As cells continue to grow and divide, some cells will have the mutation and others will not. Therefore, people with Proteus syndrome have an altered AKT1 gene only in some of their cells. This mixture of cells with and without a genetic mutation is known as mosaicism.
The AKT1 gene codes a protein that helps regulate cell growth and division (proliferation) and cell death. A mutation in this gene disrupts a cell’s ability to regulate its own growth, allowing it to grow and divide abnormally. The mutated gene makes an abnormal protein. The mutation in the AKT1 gene is known as “c. 49G>A, p.Glu17Lys,” and it is a type of an “activating mutation.” This means that the AKT1 gene has a “spelling error” that causes an abnormally active protein to be made in the body. This active protein is thought to increase rates of cell growth and may prevent cells from dying off when they naturally would. Increased cell proliferation in various tissues and organs leads to the abnormal growth characteristics and to an increased risk to develop tumors.
What increases my risk for Proteus syndrome?
Please consult with your doctor for further information.
Diagnosis & treatment
The information provided is not a substitute for any medical advice. ALWAYS consult with your doctor for more information.
How is Proteus syndrome diagnosed?
Abnormal growth is a very easy and obvious to detect. However, to help doctors diagnose this condition without any delay, a list of diagnostic criteria has been prepared. This list focuses on 3 diagnostic characteristic. These are:
- Sporadic occurrence: No other member of the patient’s family will have this condition.
- Mosaic distribution: Only a few areas of the patient’s body will have this abnormality. Other parts will be absolutely normal.
- Progressive course: New abnormal growth will appear and old growths will have considerable changes in the body.
Diagnosis of Proteus syndrome is carried out by means of Molecular diagnosis where the causative gene alteration in AKT1 is identified. As the gene alteration is rarely present in the blood, it is therefore, imperative to perform the DNA tests on the biopsies of the affected tissues. Radiography, CT Scans for detection of skull lesions, pulmonary cysts, MRI of the brain, pelvis, abdomen and limbs are some of the other tests that can be done for proper diagnosis.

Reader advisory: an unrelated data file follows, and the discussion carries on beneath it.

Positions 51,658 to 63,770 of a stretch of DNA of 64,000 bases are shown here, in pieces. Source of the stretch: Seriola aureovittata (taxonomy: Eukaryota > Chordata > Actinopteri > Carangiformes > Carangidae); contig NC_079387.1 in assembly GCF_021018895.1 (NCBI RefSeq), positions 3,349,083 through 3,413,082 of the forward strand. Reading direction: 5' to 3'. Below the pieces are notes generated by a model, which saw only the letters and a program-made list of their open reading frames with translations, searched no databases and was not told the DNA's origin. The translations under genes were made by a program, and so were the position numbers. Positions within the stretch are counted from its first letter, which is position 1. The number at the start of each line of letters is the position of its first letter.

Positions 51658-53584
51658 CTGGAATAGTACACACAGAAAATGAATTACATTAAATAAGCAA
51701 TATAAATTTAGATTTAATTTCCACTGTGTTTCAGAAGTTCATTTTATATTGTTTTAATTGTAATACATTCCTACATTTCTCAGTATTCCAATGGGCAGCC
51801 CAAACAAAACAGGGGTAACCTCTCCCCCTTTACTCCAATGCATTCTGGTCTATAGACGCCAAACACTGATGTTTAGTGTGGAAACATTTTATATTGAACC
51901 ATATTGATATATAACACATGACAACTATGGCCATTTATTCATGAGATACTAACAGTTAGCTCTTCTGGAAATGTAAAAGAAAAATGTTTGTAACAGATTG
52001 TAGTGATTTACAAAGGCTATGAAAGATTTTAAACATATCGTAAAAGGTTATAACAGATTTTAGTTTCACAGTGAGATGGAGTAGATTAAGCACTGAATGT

How is Proteus syndrome treated?
The treatment of Proteus is directed toward the specific symptoms that are apparent in each individual.
Multiple orthopedic procedures are usually necessary to try and control the rapid overgrowth associated with Proteus syndrome.
Surgery may be necessary when overgrowth interferes with joint function or causes scoliosis or angular deformities. Surgery to reduce overgrown tissues or body parts may be indicated. Epiphysiodesis (removal or ablation of growth plates in bones) may be especially useful to prevent or treat the skeletal overgrowth of Proteus syndrome.
Patients with Proteus syndrome undergoing surgical procedures must be closely monitored because surgery may predispose affected individuals to deep vein thrombosis. When undergoing surgery, affected individuals should be considered for prophylaxis to prevent blood clots (antithrombotic prophylaxis) or treatment for blood clots once they develop.
Genetic counseling may be of benefit for affected individuals and their families. Other treatment is symptomatic and supportive.
Lifestyle changes & home remedies
What are some lifestyle changes or home remedies that can help me manage Proteus syndrome?
If you have any questions, please consult with your doctor to better understand the best solution for you.
Hello Health Group does not provide medical advice, diagnosis or treatment.
Proteus syndrome https://rarediseases.org/rare-diseases/proteus-syndrome/ Accessed February 27, 2018
Proteus syndrome https://rarediseases.info.nih.gov/diseases/7475/proteus-syndrome Accessed February 27, 2018
What is Proteus Syndrome: Causes, Symptoms, Treatment, Pathophysiology https://www.epainassist.com/genetic-disorders/what-is-proteus-syndrome Accessed February 27, 2018
Review Date: February 5, 2018 | Last Modified: February 5, 2018